‘Do you know Swan hill?’ asked Terry, leading the group. And one of the girls grimaced, ‘First time out and you’ve got the hardest session.’

A long slope ahead, up to the traffic lights. Not so steep as the local hill I very occasionally run, but more often cycle. Six sprint repeats, chasing a lead runner, making them work hard.

I dig in and power up on the tail of the leader. Pause at the top for a breather, then jog back down. And again.

Terry shouts ‘Use your arms, use your upper body!’ And I know I have that advantage, so I power on, using the downhill jog to recover and getting set for the next explosion of speed.

I’m consistently near the front, never quite catching the lead runner, but always finding the power for another blast. This is fun. I can’t remember when I last sprinted other than the end of a race.

The last push right from the bottom, a pause for breath and then we’re off again, running towards a new battleground.

Keeping a steady even pace up a longer shallower incline, I feel the rewarding tug on my calves that tells me I’ve worked hard.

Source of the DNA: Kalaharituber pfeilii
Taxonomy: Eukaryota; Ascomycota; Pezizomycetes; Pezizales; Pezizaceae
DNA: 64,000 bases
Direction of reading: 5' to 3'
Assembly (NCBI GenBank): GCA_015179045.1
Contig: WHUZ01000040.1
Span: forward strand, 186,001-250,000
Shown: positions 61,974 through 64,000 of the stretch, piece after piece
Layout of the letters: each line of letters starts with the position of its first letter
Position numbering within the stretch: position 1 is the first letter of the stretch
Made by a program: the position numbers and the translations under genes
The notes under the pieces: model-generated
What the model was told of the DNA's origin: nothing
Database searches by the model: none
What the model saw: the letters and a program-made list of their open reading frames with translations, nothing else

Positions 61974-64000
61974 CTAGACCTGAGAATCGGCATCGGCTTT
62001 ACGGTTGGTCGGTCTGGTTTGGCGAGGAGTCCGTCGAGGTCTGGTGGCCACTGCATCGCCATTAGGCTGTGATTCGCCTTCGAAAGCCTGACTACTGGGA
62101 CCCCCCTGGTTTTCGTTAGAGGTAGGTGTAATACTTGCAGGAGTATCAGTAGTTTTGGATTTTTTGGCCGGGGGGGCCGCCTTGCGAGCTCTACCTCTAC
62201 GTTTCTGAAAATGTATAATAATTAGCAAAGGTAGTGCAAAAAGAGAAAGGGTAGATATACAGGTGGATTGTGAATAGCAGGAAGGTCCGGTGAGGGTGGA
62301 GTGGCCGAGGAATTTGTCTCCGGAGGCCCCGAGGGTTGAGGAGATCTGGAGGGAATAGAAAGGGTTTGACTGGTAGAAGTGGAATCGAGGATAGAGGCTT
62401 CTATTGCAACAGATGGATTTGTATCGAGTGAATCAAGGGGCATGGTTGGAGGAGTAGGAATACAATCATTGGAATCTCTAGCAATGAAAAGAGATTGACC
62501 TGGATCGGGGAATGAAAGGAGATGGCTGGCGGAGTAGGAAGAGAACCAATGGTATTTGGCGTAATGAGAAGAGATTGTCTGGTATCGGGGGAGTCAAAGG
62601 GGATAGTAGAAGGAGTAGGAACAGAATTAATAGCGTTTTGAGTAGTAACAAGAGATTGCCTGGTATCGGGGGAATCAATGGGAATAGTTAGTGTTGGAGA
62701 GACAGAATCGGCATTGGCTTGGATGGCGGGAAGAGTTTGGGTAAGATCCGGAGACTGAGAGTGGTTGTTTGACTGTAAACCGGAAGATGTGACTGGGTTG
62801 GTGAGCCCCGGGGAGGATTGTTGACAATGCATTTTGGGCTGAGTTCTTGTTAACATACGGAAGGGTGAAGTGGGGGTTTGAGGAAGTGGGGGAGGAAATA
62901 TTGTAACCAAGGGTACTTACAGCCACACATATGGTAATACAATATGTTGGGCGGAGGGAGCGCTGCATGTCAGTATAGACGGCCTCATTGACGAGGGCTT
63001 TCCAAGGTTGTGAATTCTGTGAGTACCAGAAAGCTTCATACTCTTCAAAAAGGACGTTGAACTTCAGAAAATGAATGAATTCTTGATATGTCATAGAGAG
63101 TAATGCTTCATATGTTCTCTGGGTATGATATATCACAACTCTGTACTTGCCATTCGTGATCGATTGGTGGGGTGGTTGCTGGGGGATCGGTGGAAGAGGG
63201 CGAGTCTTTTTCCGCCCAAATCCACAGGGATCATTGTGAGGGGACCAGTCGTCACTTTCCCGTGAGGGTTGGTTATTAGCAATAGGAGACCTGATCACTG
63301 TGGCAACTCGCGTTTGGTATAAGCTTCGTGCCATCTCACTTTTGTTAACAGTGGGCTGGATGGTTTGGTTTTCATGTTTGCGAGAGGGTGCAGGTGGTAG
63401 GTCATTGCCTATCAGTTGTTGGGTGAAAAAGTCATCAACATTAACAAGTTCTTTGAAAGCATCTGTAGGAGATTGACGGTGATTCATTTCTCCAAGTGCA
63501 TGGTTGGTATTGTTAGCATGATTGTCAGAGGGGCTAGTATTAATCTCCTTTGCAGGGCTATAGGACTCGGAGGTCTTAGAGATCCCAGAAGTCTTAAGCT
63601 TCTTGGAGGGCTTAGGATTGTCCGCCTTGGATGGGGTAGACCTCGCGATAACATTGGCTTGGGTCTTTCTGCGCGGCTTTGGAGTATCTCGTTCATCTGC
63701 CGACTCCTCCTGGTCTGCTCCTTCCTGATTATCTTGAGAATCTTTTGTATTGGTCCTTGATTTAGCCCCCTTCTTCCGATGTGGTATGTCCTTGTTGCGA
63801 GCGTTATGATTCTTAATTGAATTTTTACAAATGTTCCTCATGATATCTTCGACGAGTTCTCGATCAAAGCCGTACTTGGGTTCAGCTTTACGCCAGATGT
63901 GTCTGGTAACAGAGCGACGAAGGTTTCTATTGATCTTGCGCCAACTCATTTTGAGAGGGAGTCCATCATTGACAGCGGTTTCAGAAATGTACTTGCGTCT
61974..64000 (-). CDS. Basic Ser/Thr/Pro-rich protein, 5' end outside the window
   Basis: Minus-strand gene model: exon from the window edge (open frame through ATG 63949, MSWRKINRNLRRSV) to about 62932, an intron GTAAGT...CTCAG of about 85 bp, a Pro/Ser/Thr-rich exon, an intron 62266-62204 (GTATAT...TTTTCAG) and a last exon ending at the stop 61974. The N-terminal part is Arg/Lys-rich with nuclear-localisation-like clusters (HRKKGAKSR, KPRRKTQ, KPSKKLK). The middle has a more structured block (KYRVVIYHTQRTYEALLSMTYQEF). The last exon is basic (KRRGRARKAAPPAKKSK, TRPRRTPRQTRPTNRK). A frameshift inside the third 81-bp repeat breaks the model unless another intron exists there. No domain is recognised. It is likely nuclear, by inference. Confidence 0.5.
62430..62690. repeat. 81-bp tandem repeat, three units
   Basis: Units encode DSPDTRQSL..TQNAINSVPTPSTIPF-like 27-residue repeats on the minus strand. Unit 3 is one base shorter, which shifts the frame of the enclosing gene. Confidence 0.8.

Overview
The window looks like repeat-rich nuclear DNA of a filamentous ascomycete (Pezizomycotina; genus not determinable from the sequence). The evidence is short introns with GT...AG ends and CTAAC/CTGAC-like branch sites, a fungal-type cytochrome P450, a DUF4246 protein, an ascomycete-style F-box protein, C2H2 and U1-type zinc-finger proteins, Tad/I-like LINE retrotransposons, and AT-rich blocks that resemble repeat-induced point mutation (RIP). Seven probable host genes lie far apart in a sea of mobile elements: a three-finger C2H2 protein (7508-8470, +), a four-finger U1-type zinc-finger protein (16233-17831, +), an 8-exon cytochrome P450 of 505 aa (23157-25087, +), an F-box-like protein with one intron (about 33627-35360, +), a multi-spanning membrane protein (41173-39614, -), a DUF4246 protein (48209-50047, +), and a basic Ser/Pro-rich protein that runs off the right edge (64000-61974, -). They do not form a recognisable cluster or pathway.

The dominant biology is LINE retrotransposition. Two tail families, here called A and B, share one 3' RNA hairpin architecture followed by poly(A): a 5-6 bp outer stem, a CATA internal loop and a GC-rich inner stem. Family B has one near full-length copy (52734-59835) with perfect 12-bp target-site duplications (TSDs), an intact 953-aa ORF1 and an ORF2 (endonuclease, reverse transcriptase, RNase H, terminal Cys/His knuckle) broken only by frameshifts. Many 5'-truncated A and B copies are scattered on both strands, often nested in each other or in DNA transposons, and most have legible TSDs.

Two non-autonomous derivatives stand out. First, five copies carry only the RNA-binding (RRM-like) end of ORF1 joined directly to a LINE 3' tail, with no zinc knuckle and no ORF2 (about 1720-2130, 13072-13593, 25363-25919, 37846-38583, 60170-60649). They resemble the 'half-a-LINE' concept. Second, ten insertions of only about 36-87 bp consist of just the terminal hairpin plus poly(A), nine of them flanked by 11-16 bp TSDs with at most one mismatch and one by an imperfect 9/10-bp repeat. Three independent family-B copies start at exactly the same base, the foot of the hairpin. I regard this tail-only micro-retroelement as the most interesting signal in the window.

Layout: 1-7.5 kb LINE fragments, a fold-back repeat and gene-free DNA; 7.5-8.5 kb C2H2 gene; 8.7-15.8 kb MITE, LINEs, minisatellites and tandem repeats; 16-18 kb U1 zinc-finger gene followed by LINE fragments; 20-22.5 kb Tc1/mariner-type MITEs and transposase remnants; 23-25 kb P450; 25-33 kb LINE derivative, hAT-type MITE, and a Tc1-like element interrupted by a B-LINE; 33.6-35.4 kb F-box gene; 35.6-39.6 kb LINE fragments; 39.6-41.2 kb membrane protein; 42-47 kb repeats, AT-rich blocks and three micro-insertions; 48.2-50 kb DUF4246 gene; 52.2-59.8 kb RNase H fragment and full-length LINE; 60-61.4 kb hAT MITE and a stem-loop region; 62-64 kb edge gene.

A dimly lit industrial space. Battle lines drawn facing each other. As the first runner approaches we sprint across no man’s land. Another six rounds blasted out, fast. Race face on.

And then a gathering and a run back to our base, sharing running experience and comparing performances. Mixing it up with a couple of fast blasts.

It’s nice to get the well dones and encouragement to come back as the three groups meet up and we stretch by the car park barriers. There’s even an invitation to cross-country race this weekend.

It’s been fun. And definitely mixed up my training a bit. Would I have run sprint or hill repeats on my own? Maybe. But I wouldn’t have been chasing someone else. The scent of competition spurred me on.

I surprised myself at what I could tackle, not having any expectations or knowing what was coming. It was a tough run workout, but I’ve worked harder in my PT sessions.

That made me realise I take my fitness for granted. It’s just me, what I do. When I’m training, I like to focus and get on with it. I expect to train hard.

As the nights and early morning’s grow darker, it makes sense to run with company and with other faster runners around me, this could be a great way to improve. They’re a friendly bunch and very encouraging, celebrating their recent winners’ success with pride.

So yes, I’ll be back to try out the club again to see if that’s my next step.